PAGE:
It looks like the government in the United States is already moving to regulate Facebook and its associated properties in light of a recent whistleblower testimony that outlined some alleged practices by the company.
And now we have legislators from California, Pennsylvania, New Jersey, and Illinois forwarding a bill that would rein in Zuckerberg and company according to some of the recommendations given by whistleblower Francis Haugen in her testimony.
As The Verge reports, the bill would basically target “algorithms” that make it profitable to promote questionable content. To do this, it would strip Facebook’s news feed feature of protections granted it by Section 230 of the Communications Decency Act. This section protects services like Facebook from a lawsuit because of content that its users or third parties post.
The change seems to be aimed at either altering how social media recommends content or doing away with directed posts altogether. Some of the questionable content that has come under fire include content related to bullying, self-harm, and anorexia as well as social issues such as disinformation campaigns of various types.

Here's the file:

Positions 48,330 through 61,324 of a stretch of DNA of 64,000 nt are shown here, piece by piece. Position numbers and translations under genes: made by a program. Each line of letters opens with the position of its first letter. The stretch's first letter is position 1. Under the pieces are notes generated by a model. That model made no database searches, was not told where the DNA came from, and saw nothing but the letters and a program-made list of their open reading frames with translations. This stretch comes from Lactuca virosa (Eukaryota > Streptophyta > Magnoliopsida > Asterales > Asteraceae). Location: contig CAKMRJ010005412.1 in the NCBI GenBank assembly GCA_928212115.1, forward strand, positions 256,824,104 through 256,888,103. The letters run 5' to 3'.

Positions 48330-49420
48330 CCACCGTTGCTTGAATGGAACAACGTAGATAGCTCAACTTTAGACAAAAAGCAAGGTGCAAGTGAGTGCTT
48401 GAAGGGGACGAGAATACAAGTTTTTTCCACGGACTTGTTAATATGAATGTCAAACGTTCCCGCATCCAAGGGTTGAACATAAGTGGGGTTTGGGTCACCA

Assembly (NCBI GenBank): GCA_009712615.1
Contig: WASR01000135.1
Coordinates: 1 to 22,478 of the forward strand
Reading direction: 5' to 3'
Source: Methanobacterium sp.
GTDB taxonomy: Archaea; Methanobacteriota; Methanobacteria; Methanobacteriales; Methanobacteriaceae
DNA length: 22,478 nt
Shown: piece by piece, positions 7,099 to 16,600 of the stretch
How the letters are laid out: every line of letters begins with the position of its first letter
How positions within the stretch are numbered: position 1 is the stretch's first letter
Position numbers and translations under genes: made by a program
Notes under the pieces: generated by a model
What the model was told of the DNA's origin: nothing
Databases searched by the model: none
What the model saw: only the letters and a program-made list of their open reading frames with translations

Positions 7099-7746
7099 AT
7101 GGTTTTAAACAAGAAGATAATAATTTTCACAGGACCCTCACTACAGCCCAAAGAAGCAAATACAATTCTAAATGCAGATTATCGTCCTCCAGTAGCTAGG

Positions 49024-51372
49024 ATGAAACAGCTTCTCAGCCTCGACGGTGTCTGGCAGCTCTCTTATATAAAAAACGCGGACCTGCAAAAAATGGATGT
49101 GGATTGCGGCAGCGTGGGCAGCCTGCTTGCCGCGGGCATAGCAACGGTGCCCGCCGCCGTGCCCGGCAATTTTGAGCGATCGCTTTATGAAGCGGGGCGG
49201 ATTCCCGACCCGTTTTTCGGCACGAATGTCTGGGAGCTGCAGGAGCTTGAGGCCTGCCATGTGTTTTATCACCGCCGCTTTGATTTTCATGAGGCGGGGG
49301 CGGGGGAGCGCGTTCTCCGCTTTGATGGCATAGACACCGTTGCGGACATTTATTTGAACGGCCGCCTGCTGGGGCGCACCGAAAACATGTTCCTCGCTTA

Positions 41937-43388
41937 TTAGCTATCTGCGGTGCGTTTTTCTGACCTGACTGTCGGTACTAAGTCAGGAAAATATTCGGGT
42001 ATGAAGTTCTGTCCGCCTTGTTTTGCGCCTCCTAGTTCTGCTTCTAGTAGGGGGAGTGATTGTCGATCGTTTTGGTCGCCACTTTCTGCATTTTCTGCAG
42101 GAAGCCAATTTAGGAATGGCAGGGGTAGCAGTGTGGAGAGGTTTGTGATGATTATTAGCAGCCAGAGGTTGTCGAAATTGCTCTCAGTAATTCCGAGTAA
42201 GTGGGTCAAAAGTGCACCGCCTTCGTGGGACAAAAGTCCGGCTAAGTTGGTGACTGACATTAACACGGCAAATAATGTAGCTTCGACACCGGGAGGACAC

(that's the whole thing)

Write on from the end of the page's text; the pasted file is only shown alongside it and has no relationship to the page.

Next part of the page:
To be fair, Facebook and its related services like Instagram are in the middle of an internal reform campaign that we have covered in multiple posts right here. Also, it’s not just the United States that is looking into how to regulate social media, but other places like the European Union as well.
We’ve witnessed a slew of changes on Instagram in particular. The public also convinced Facebook to drop its planned app targeted at kids.
Yet, concerns like copyright infringement and the like on Instagram, issues near and dear to our hearts as well, are still not really being addressed effectively.
What do you think will happen with regards to government regulation of Facebook, Instagram, and other platforms? Let us know in the comments below.
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